It wasn’t obvious which was rosier, Harvey Mayhill’s outlook on Fort Mill rush hour traffic or his cheeks in the Friday afternoon sun.
Mayhill had the best view of cars traveling up and down Main Street, past Veterans Park. He held onto the large black flag staked beside him.
“I’m hoping they’ll have the best view of this,” he said.
Mayhill, 73, stopped by the park as part of a 24-hour vigil honoring prisoners of war and military missing in action. He began at Glencairn Gardens in Rock Hill and planned a final shift at Lakeview Memory Gardens near York. The U.S. Air Force veteran wasn’t concerned staying up so late, even planning a Saturday trip to Columbia for another military honor.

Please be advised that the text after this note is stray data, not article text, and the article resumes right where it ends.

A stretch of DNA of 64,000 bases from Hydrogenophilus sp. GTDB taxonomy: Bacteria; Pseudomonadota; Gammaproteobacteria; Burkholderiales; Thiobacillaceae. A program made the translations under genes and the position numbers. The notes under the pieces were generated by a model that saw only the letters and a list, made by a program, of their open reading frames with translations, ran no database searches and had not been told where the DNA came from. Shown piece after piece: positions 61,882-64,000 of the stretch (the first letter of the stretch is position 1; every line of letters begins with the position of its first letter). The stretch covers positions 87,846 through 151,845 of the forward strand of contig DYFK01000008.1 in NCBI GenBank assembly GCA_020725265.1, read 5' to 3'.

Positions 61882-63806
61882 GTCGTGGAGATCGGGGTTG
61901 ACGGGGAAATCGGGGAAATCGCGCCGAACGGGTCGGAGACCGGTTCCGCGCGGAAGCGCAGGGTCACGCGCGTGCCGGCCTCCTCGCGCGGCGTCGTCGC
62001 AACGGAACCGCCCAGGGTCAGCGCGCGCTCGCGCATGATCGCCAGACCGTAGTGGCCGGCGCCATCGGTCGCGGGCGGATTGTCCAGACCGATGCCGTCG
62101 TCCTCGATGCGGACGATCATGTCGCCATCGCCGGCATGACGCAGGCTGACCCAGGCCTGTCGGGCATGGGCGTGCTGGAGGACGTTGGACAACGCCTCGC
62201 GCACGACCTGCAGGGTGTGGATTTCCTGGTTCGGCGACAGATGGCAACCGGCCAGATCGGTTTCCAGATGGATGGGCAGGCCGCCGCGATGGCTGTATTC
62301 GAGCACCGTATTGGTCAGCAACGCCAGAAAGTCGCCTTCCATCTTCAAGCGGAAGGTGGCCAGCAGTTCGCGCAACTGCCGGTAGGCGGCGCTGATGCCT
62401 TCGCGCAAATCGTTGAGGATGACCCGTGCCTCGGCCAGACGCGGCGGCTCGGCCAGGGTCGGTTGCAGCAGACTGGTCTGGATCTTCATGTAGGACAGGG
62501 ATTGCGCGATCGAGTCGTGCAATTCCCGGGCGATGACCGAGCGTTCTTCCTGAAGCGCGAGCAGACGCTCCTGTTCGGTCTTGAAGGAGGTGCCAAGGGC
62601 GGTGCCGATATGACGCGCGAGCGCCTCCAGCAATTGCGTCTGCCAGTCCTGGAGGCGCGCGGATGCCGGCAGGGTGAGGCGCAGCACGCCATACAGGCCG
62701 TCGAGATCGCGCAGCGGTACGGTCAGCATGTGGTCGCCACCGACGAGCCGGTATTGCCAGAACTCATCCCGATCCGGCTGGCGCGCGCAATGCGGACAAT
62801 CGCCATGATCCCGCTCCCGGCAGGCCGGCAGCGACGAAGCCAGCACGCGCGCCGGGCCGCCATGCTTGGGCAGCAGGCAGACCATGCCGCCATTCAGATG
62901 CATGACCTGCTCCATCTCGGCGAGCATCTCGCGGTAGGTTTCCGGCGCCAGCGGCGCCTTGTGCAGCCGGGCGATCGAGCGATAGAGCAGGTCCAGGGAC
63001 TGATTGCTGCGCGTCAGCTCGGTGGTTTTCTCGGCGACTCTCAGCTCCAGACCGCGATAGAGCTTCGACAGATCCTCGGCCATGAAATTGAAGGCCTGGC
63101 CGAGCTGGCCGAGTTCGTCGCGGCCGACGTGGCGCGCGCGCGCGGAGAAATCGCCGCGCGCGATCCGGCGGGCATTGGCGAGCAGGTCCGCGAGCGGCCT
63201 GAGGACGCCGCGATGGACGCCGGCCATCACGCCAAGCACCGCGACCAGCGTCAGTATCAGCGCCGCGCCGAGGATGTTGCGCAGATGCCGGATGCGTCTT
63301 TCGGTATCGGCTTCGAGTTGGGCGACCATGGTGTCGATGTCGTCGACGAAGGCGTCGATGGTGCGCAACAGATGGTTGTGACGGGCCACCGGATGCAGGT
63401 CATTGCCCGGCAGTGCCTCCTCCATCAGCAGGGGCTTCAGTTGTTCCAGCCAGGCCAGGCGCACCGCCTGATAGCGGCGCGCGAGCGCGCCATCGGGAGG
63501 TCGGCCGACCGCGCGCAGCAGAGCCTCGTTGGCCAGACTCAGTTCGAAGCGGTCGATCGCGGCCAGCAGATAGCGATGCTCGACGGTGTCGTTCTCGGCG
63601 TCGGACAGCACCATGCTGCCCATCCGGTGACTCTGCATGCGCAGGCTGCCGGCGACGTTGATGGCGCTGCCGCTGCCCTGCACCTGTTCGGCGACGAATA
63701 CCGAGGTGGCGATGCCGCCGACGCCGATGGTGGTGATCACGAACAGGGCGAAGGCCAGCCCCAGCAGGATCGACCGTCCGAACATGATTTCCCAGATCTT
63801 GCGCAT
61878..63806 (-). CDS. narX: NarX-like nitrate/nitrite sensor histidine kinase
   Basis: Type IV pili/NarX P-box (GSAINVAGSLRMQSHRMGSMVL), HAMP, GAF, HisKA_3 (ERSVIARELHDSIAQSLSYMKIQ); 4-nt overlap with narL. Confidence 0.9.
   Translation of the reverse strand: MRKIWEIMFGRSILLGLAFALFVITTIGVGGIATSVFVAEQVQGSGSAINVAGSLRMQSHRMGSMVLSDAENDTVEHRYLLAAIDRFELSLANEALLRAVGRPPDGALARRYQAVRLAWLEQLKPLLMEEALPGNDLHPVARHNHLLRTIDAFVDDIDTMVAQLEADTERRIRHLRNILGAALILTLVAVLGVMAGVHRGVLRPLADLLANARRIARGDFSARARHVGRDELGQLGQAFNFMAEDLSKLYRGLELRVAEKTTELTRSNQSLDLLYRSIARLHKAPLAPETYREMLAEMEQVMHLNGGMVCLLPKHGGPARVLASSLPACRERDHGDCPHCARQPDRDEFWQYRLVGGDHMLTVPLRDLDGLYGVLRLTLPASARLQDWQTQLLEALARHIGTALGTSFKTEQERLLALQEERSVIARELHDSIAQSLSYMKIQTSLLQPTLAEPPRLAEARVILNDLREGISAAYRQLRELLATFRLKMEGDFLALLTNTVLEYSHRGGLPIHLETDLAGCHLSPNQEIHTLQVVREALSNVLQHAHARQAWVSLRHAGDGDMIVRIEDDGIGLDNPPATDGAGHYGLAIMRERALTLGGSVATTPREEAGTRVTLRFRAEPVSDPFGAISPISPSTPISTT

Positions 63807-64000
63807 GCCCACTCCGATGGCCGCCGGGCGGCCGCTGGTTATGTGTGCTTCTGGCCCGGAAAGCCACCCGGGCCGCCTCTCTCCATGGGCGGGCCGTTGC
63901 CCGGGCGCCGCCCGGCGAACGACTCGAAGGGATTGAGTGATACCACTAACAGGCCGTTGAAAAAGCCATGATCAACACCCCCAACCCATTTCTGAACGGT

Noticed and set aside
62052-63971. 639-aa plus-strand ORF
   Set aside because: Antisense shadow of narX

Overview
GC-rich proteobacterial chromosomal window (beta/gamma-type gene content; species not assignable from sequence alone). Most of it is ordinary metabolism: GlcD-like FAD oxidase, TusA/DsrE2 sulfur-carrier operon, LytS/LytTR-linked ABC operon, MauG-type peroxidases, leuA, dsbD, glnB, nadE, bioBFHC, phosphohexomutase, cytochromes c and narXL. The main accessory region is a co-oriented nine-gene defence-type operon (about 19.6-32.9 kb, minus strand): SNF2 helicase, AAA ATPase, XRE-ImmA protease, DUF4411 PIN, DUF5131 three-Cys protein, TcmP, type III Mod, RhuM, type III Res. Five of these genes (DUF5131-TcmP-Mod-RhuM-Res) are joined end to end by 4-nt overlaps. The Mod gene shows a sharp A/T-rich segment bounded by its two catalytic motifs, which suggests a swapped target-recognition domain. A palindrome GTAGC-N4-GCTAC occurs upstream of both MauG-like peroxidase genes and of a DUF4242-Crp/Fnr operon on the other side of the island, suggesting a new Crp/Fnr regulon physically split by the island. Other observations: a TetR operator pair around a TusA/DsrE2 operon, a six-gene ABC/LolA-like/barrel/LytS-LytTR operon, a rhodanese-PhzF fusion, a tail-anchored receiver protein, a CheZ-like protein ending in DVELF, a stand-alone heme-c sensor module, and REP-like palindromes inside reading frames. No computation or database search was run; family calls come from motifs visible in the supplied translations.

But, Mayhill was quick to remind, the vigil wasn’t about what he could do.
“It’s not about me,” he said. “It’s about these prisoners of war and missing in action.”
Mayhill wants more legislative attention to the 83,000 veterans missing from all wars. More needs to be done before access is limited or denied by foreign countries, he said.
“We need to bring them home,” Mayhill said.
Mayhill wiped sweat from his brow. Fort Mill made for a warmer stop than the gardens in Rock Hill, but even in his black MIA shirt, Mayhill had no intention of calling the event short. For many missing veterans, families never will have closure of knowing what happened or where remains lie. Or from seeing them returned to U.S. soil. But, Mayhill said, the effort is important still.
“Our nation needs to have closure,” Mayhill said, “knowing we have done our absolute best.”